OK, that’s a whole lot right there. To sum it up, John said the problems that come from rejoicing in our own good works for our own sake are:

  • Pride/vanity
  • Judging others/comparing
  • Doing our good works for others to see/for ourselves
  • Losing our reward from God (Matthew 6)
  • Valuing the wrong kind of works

Like I said, this problem is so rampant in our world today. Social media has made it so much worse. So many people are doing amazing good deeds and charity. But their true motivation is posting it on social media to get Likes, that is, to get praise from others. If only they would stop that and start doing these good deeds for God’s sake, not their own!! What a waste of good deeds, I say.

Well, how do we avoid these evil consequences from doing good deeds for the wrong reasons?? How do we avoid falling into this Spiritual trap?? The answer is found in Matthew 6.

John of the Cross tells us to avoid these Spiritual problems, we must hide our good works from others and from ourselves. If we don’t hide them from ourselves we’re in danger of rejoicing in them. Let’s never be satisfied because we did something good. Let’s only take satisfaction that we can Glorify God, and leave it at that. Tell no one about what we do.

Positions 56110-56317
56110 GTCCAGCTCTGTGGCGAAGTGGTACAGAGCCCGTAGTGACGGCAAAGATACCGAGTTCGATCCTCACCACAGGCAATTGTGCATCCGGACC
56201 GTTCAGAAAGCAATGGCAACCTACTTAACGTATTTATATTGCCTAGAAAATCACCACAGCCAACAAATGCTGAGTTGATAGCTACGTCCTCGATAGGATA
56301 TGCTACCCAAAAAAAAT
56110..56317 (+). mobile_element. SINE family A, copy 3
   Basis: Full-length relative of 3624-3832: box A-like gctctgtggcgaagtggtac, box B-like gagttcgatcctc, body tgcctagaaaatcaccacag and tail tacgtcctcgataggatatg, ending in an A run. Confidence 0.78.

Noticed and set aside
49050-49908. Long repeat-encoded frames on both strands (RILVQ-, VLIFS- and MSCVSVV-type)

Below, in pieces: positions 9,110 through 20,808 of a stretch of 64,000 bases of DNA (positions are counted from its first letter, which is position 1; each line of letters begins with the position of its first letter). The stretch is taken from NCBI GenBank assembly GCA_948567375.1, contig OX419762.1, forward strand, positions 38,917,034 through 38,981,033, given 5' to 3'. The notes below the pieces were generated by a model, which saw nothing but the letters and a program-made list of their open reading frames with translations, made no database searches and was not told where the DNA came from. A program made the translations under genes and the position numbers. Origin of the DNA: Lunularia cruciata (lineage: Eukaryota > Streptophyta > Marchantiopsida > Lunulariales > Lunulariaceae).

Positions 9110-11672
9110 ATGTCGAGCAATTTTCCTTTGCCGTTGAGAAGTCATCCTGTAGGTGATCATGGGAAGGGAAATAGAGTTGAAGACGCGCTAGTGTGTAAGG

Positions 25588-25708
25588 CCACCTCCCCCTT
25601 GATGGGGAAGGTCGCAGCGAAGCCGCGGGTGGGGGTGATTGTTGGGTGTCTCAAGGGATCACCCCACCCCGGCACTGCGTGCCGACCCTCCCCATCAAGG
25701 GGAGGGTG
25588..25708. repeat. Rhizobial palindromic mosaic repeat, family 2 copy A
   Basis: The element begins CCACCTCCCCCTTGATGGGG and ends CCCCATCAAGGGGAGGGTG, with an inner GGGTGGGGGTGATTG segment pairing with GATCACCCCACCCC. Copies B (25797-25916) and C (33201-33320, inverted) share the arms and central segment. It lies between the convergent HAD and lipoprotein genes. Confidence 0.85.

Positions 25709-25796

These persons, then, in order to flee from this evil, must hide their good works so that God alone may see them, and must not desire anyone to take notice of them. And they must hide them, not only from others, but even from themselves. That is to say that they must find no satisfaction in them, nor esteem them as if they were of some worth, nor derive pleasure from them at all. It is this that is spiritually indicated in those words of Our Lord: Let not they left hand know what thy right hand doeth. Which is as much as to say: Esteem not with thy carnal and temporal eye the work that thou doest spiritually. And in this way the strength of the will is concentrated upon God, and a good deed bears fruit in His sight; […]

John of the Cross, Ascent of Mount Carmel, BOOK 3 CHAPTER 28 (Page 295)

Well, since I keep mentioning Matthew 6, let’s end with Matthew 6. I can’t think of any better way to speak on this than the words of our Savior:

(2) “Whenever you give to the poor, don’t blow your trumpet as the hypocrites do in the synagogues and in the streets so that they may get praise from people. I assure you, that’s the only reward they’ll get. (3) But when you give to the poor, don’t let your left hand know what your right hand is doing (4) so that you may give to the poor in secret. Your Father who sees what you do in secret will reward you.

Matthew 6:2-4 (CEB)

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Until next time, be strong and do good!!